Boredom Over for Ottawa’s Housing Market
Sometimes described as boring, Ottawa’s steady housing market is slowly gathering steam without the problems seen in Toronto and Vancouver. It may be the closest thing to a perfect housing market.
Conditions in Ottawa’s housing market have tightened noticeably. Listings and inventory levels are trending downward. Sales in June were up nearly 9 percent from a year ago to nearly 19 percent above the five-year average. Almost all the price increases seen in the last year have come in the last three months.
Ottawa’s benchmark home price rose 5.2 percent in June, according to the Canadian Real Estate Association (CREA). The Ottawa Real Estate Board (OREB) reported that the average sale price for June was $434,500, an increase of 8.8 percent from June 2016.
These trends seem hardly noteworthy when compared with the 30-plus percent price increases once seen in Vancouver and Toronto, but they are far healthier and are supported by strong fundamentals.
“Ottawa continues to catch our eye, and if we could trade houses like stocks, we’d still be rotating into this market,” said BMO economists Doug Porter and Robert Kavcic in a note on July 17.
Fundamentals Evolve Constructively
The fundamentals of Ottawa’s housing market have a pleasant lack of red flags.
As large Canadian cities go, Ottawa has a below-average concentration of highly indebted borrowers (loan-to-income ratio greater than 450 percent). The lack of this vulnerability reduces the risk of a real estate correction or crash.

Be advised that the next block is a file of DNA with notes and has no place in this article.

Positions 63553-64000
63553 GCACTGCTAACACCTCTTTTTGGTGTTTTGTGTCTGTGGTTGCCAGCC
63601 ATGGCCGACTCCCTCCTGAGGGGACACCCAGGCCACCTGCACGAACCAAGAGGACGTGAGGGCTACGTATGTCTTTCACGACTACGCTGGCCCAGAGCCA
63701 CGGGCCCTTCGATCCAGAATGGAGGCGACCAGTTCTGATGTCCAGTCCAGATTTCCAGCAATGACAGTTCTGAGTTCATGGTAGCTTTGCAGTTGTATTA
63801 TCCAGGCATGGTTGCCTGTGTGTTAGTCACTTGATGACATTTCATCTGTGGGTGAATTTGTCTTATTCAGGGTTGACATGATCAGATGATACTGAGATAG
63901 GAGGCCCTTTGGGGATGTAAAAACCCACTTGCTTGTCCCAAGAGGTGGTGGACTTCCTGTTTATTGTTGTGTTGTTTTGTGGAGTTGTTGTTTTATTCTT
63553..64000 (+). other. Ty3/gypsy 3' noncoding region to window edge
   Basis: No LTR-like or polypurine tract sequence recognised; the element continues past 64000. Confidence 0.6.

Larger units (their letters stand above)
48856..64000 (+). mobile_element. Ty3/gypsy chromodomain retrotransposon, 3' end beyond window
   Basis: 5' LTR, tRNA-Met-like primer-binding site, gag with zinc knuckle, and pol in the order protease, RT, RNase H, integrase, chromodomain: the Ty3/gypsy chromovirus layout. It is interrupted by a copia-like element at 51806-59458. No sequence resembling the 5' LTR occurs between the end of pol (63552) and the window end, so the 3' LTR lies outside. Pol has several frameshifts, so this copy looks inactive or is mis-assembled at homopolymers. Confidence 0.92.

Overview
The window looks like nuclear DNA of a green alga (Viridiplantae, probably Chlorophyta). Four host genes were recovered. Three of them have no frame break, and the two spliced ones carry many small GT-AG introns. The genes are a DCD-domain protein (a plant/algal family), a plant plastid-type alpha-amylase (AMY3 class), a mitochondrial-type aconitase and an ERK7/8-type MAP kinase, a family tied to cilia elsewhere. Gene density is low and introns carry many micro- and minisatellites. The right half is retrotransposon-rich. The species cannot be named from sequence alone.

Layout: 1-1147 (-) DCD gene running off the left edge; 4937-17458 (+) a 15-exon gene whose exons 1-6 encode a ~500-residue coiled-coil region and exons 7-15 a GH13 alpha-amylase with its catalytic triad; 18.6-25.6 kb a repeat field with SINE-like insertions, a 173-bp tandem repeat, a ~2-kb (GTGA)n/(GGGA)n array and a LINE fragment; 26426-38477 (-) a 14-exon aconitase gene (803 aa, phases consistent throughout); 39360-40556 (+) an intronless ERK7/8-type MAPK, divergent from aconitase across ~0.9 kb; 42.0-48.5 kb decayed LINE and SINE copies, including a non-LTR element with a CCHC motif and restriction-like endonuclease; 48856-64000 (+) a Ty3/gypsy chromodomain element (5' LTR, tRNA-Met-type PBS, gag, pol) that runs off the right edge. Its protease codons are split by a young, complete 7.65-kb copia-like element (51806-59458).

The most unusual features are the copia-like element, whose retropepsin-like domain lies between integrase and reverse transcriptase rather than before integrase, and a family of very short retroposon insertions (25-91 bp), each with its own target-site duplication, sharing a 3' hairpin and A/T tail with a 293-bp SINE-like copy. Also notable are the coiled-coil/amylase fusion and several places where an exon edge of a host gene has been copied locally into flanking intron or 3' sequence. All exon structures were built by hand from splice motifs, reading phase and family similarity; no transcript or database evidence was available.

Another component of a strengthening housing market is an increase in population. The net migration to Ottawa of 12,300 (2015 to 2016) was the highest in five years, according to the latest analysis from Statistics Canada.
Ottawa’s unemployment rate of roughly 6 percent is below the national average of 6.5 percent. The city has seen a revival in the high-tech sector once dominated by Nortel. Shopify is headquartered in the nation’s capital and has seen its value rise to more than $10 billion in two years as a public company. It has over 75 millionaire employees. Other tech sectors of growth are telecommunications and automotive automation.
But Ottawa’s biggest employer is, of course, the federal government, and as it goes, so goes the real estate market. After getting through the cutbacks in the final year of the Harper government, there is more certainty about the status of jobs. Public servants are unleashing their pent-up demand, according to Rock Eisert, OREB president.
Ottawa’s housing market is not the type that would attract speculative investors—little reason to believe a quick buck is to be made here. Price increases over the last four to five years have barely kept pace with inflation. This year Eisert expects overall price increases of 7 percent.
Unlike Toronto and Vancouver, Ottawa has more areas for potential real estate development, so the supply of new homes shouldn’t be an issue—other than the lag given time it takes developers to build them.
“That could be the period we’re in now,” Eisert says in a phone interview.
Although worsening slightly, Ottawa housing is still about twice as affordable as that of Toronto. According to RBC, Ottawa housing affordability is slightly less affordable than its long-run average, but is more affordable than Victoria, Vancouver, Calgary, Toronto, and Montreal. “Such favourable comparison with Toronto may attract migrants into the Ottawa area,” said RBC in its quarterly housing affordability report.
Eisert says it’s hard to quantify how much of an impact Toronto’s housing market is having on Ottawa’s, but other cities like Windsor are benefiting far more.
Fortunately, some of the factors that drove unsustainable price gains in Toronto and Vancouver, such as lack of supply, speculation, and foreign money, are largely absent in Ottawa.
Indeed, Ottawa has a lot going for it. MoneySense ranked the nation’s capital as the Canada’s best place to live in 2017.
Given the rising interest rate environment and recent mortgage-tightening rules, price increases in Ottawa may not reach double digits, but at least the moderate price increases won’t generate talk of a bubble.
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